Cuba and Bolivia Move Closer with New Accords

Havana — Cuban President Fidel Castro and Bolivia's President-elect Evo Morales signed a cooperation accord on Friday in Havana to educate 5,000 Bolivian doctors in Cuba. The figure does not include the 497 Bolivian youths who are already studying medicine on the island, explains the agreement that becomes effective after Morales is sworn in on January 22.

Morales, the first indigenous leader to hold the Bolivian presidency, swept to victory on December 18th winning 54 percent of the vote. He has announced a busy schedule of visits with foreign leaders before taking office and made Havana his first stop.

The accord reached on Friday also provides the setting up of a non-profit Cuban-Bolivian entity to guarantee free, high quality eye surgery to those Bolivian citizens who can not afford such expensive treatment in their country.

Havana will provide high-tech equipment and specialists for the initial stage of the project and will also provide salaries. Meanwhile Bolivia will provide the facilities for the medical services in the South American nation.

The program is expected to provide surgery to at least 50,000 patients annually. Cuba will also offer Bolivia its experience in energy conservation, sports assistance and the necessary resources for a literacy program.

Both parties pledged to look for ways to expand academic, scientific and cultural exchange as well as other forms of cooperation that result mutually beneficial.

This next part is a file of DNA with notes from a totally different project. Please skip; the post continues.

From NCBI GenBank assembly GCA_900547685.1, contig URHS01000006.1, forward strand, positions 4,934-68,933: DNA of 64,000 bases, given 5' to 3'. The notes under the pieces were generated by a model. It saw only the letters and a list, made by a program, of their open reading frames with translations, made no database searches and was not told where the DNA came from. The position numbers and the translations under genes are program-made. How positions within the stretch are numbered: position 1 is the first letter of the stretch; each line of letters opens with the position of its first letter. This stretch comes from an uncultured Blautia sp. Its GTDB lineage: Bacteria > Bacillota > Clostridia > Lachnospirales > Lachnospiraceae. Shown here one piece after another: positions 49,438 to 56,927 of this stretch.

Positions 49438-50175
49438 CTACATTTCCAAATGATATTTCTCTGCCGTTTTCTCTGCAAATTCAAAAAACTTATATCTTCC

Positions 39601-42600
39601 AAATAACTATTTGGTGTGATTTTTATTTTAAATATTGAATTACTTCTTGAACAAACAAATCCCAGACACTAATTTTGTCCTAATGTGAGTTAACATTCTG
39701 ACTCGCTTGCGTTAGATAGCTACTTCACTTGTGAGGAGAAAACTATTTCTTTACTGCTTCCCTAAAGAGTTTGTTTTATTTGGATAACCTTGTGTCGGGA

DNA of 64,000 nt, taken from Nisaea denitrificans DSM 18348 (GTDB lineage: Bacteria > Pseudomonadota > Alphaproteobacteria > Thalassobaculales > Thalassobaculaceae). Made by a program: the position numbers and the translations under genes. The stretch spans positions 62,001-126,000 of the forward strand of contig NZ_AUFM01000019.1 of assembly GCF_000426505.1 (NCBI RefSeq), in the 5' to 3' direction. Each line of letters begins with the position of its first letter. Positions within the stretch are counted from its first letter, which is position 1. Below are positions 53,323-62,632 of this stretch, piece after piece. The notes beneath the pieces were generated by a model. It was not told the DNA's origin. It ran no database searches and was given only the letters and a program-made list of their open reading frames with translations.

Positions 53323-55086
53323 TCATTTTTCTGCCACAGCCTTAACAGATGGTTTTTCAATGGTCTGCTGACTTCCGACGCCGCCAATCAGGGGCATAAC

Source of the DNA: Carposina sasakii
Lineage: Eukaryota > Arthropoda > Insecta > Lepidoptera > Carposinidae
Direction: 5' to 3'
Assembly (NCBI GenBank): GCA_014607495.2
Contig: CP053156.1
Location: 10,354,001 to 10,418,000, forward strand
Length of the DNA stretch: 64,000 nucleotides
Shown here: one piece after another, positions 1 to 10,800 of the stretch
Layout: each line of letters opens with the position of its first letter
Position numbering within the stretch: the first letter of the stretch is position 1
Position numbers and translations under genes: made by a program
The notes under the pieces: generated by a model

At a meeting with Bolivian students and members of the visiting delegation headed by Morales, Fidel Castro called his talks with the president-elect very fruitful. He added that during their conversations contact was made with Venezuelan President Hugo Chavez.

"We have tackled many issues in what could be described as a family environment; we have learned from each other," said Fidel Castro who noted that more than 2,000 Bolivian youths are already taking pre-med classes in Cuba.

The island is gearing up to provide 20,000 additional medical school scholarships to Latin American and other foreign students during the first quarter of 2006.

Fidel Castro said that over 100,000 Cuban and foreign doctors will graduate from the island's medical schools in the next ten years and will become the doctors of the poor in the Third World. President Castro recalled the valuable work undertaken in Guatemala and Pakistan by the Henry Reeve International Contingent made up of personnel specialized in disaster situations and epidemics.

The Cuban leader went on to note that many US citizens died in the aftermath of hurricane Katrina because the Bush administration refused to accept the generous medical assistance offered by Cuba.

Bolivian students told Fidel Castro and Evo Morales about their experiences in living with Cuban families while studying here, while the president of Bolivia's Federation of Mining Cooperatives Walter Villaroel gave the Cuban president a medal and miner's helmet as symbols of that traditionally exploited sector in Bolivia.

Parliament President Ricardo Alarcon, Vice-president Carlos Lage, Foreign Minister Felipe Perez Roque and Argentinean writer and legislator Miguel Bonnasso were among the guests attending the meeting.

 

 

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